New York's top court for the second year in a row will be at the center of the political world as a Democratic-backed redistricting challenge could upend the battle for control of the U.S. House of Representatives in 2024. 

An appeallate court on Thursday sided with Democrats in a bid to have congressional lines redrawn in New York, home to multiple battleground seats. 

"Clearly the appellate judges were writing for the Court of Appeals, knowing that this case is heading one step to the state's highest court for final review," said Jeff Wice, an adjunct professor and senior fellow at New York Law School. "The judges today anticipated today what the Court of Appeals might be looking at."

It's a contrast from a year ago, when a Republican-supported lawsuit successfully challenged legislative-drawn lines for the state Senate and the U.S. House. The process was thrown to a special master who drew lines that immediately were rebuked by Democrats. 

Republicans won narrow control of the House last year as the party picked up or held a handful of key seats in New York. 

But this time, the court is a little different. Newly installed Chief Judge Rowan Wilson sided with Democrats in last year's redistricting fight. Wilson was confirmed as chief judge after Gov. Kathy Hochul's initial pick for the post, Hector LaSalle, was rejected by the Democratic-led state Senate. 

If Democrats are successful, congressional lines will be drawn again by an appointed commission. If that commission deadlocks, the process is tossed to the Legislature, where both chambers are controlled by Democratic supermajorities. 

"The key thing is whether the map that comes out of this process, if there is one, is going to be one that comports with the requirements of the state constitution," Wice said. 

Republican former Rep. John Faso, now an official with the state party, is confident the state's top court will keep the existing lines in place.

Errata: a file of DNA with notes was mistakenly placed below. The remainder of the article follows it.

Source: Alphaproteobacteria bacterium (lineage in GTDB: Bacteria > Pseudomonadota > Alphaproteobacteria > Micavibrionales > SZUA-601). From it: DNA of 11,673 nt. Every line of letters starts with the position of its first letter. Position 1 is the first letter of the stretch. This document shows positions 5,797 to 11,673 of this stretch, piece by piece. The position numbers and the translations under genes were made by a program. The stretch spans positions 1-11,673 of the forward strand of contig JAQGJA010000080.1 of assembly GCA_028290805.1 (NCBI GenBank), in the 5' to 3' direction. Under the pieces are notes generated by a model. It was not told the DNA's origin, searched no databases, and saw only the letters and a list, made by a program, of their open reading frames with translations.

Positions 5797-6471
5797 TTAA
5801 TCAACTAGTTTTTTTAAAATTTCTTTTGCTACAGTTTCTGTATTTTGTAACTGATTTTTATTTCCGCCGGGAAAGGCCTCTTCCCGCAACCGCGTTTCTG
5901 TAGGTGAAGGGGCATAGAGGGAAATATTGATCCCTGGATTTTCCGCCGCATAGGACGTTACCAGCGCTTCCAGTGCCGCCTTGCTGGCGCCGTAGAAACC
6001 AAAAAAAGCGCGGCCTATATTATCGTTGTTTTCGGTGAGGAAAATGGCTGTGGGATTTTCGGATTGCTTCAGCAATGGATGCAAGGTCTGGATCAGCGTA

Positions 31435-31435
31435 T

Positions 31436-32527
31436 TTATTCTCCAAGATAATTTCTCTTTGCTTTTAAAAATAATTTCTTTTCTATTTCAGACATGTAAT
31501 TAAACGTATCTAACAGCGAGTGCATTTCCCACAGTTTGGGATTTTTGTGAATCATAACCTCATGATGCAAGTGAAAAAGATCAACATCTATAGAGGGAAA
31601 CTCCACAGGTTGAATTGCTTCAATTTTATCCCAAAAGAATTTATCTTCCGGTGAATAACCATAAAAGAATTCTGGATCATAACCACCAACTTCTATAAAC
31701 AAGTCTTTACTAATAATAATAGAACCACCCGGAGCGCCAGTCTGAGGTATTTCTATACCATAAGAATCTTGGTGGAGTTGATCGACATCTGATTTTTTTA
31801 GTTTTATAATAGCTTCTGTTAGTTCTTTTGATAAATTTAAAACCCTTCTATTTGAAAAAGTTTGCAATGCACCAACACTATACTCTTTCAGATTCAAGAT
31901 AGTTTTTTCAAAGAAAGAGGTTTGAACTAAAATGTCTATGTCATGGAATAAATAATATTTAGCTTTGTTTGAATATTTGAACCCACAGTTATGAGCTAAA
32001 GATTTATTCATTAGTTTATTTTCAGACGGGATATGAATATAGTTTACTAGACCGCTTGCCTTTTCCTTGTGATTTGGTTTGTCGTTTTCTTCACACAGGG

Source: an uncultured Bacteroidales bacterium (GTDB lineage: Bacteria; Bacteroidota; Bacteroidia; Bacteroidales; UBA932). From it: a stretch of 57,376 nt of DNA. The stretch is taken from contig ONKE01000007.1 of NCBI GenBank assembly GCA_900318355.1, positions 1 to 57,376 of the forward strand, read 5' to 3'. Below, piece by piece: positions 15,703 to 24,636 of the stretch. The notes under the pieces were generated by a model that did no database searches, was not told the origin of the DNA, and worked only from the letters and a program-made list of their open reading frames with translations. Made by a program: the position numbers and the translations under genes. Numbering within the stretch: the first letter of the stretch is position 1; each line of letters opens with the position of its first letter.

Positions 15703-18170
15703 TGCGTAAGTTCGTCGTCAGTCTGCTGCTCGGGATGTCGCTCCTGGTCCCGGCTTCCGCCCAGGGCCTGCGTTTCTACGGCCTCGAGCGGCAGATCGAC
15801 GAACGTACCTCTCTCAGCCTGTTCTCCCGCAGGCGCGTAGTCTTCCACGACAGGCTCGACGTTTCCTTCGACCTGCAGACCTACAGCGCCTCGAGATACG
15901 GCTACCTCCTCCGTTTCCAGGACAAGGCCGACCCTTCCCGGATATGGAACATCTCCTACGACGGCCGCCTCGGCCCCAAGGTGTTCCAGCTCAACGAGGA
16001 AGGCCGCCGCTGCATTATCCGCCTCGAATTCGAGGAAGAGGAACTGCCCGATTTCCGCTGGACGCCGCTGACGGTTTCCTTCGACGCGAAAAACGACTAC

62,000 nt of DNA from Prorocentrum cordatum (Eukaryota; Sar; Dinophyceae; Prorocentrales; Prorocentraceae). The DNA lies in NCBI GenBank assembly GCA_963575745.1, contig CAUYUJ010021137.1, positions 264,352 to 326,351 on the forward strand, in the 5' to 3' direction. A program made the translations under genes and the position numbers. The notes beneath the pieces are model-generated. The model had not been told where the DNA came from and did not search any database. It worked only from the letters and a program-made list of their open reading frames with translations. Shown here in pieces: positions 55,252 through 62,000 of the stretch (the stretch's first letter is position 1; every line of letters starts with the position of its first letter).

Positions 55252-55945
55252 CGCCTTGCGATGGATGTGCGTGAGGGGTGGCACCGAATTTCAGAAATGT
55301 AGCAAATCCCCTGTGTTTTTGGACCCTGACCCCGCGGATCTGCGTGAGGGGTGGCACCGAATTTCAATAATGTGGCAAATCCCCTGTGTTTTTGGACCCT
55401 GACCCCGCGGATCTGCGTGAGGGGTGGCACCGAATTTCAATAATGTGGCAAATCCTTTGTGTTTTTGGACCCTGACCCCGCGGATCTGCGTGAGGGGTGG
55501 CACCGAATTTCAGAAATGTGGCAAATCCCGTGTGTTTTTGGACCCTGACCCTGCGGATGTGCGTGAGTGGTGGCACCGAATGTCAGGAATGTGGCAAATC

"On the facts and on the constitution, our case is very strong," Faso said in an interview on Thursday. 

Democrats, he said, are attempting to extinguish political competition in an otherwise deep blue state. 

"They're trying to eliminate a state redistricting plan that has the most competitive districts in the United States of America," Faso said. 

Redistricting is an increasingly high-stakes process with national implications. Critics have long decried partisan gerrymandering that can calcify partisanship through the creation of heavily Democratic or heavily Republican districts. 

"One of the problems of political polarization in our country is you have people who are elected either from solid red or solid blue districts, and they're only worried about their base," he said. 

New York's current redistricting process is the result a constitutional change approved by voters in a referendum more than a decade ago. Some Democratic lawmakers discussed the possibility of overhauling redistricting once more, but quietly dropped the discussion in the middle of the legislative session.  

Nevertheless, there is still time to begin the cumbersome state constitutional amendment process to change redistricting by the next round in 2032. 

"The Legislature and the voters could be expected to revisit the entire process again before the decade is over," said Wice, the New York Law School adjunct professor, "and make sure the mishaps of the last year don't happen again."